Editor’s Note: Updates with new 3rd and 4th paragraphs with FTR Transportation Intelligence material.
Demand for new Class 8 trucks continued at an elevated rate in March even though many of the 40,000 bookings have little chance of being filled until 2022 because of a growing backlog and supply chain shortages.
Compared to a year ago when the first wave of COVID was shutting down manufacturing around the world, orders were up 422%. (That is not a typo.) They were down 10% compared to February, according to ACT Research.
FTR Transportation intelligence on Monday reported 40,800 orders, a record sixth consecutive month of at least 40,000 bookings. FTR reported 372,000 orders for the trailing 12 months.
“The pressure in the market is building as orders continue to flow into [manufacturers] at a record pace,” said Don Ake, FTR vice president of commercial vehicles. “It appears the industry will be playing catch-up well into the first half of next year.”
Orders for Class 5-7 medium-duty trucks rose 19% over February. Demand was more than double that of March 2020, up 103%.
“Despite retrenching from February, Class 8 demand remained strong in March, well above replacement and even anticipated economic growth, let alone the industry’s ability to keep pace in the current supply chain constrained environment,” ACT Vice President Steve Tam said in a news release Friday.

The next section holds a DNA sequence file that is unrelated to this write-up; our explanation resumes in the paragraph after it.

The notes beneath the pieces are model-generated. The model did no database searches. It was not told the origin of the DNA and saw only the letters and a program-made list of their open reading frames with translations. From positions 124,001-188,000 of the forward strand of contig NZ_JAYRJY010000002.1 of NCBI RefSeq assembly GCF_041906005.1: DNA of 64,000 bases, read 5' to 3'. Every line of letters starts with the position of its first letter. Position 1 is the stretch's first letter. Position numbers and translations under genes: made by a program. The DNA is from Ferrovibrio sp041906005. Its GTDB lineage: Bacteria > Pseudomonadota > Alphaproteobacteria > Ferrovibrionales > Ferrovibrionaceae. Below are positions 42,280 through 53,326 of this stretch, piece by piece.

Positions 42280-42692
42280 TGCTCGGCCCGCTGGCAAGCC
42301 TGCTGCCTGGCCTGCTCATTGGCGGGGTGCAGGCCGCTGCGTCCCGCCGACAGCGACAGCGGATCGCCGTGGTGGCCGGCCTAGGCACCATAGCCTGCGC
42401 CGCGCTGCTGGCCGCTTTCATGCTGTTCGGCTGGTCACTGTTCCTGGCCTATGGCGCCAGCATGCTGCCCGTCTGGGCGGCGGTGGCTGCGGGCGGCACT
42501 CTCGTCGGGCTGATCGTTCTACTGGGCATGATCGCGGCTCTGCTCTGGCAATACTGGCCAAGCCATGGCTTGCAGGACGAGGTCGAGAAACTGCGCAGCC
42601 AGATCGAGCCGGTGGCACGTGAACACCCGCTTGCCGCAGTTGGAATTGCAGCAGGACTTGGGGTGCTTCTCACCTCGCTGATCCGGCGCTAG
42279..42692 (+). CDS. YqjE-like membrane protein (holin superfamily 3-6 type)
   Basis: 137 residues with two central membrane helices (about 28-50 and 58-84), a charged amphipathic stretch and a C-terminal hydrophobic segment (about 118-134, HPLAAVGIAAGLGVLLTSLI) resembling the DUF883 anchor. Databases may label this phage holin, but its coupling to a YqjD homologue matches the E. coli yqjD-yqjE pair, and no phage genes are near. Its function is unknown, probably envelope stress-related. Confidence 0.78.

Truck makers scramble to keep building
Truck makers are scrambling to keep building as semiconductor chipsets, as many as 17 per truck, are in short supply. Daimler Trucks North America is taking rolling downtime at two medium-duty plants in North Carolina and Mexico. Volvo Trucks North America expects to take down days this quarter.
PACCAR Inc. is building trucks without the missing chips and parking them at its Kenworth, and Peterbilt plants in North America and its DAF Trucks plants in Europe and Brazil. The trucks are reinserted on production lines as chips become available. The 3,000 units lost in the first quarter will be added in the second quarter or later.
“With orders remaining hot through February reporting from ACT, backlogs and backlog-to-build ratios continuing to rise, and new vehicle inventories tight, the problem isn’t demand, but supply,” said Kenny Vieth, ACT’s president and senior analyst.
The $1.9 trillion federal stimulus package is further juicing strong demand for consumer goods and trucks to move them. The economy stands to get a major boost from President Joe Biden’s $2 trillion infrastructure bill, if it passes the Democratic-majority Congress over Republican objections.
Medium-duty trucks orders are also robust.
“This is particularly interesting, given the medium duty’s second-fiddle position in the supply chain pecking order,” Tam said.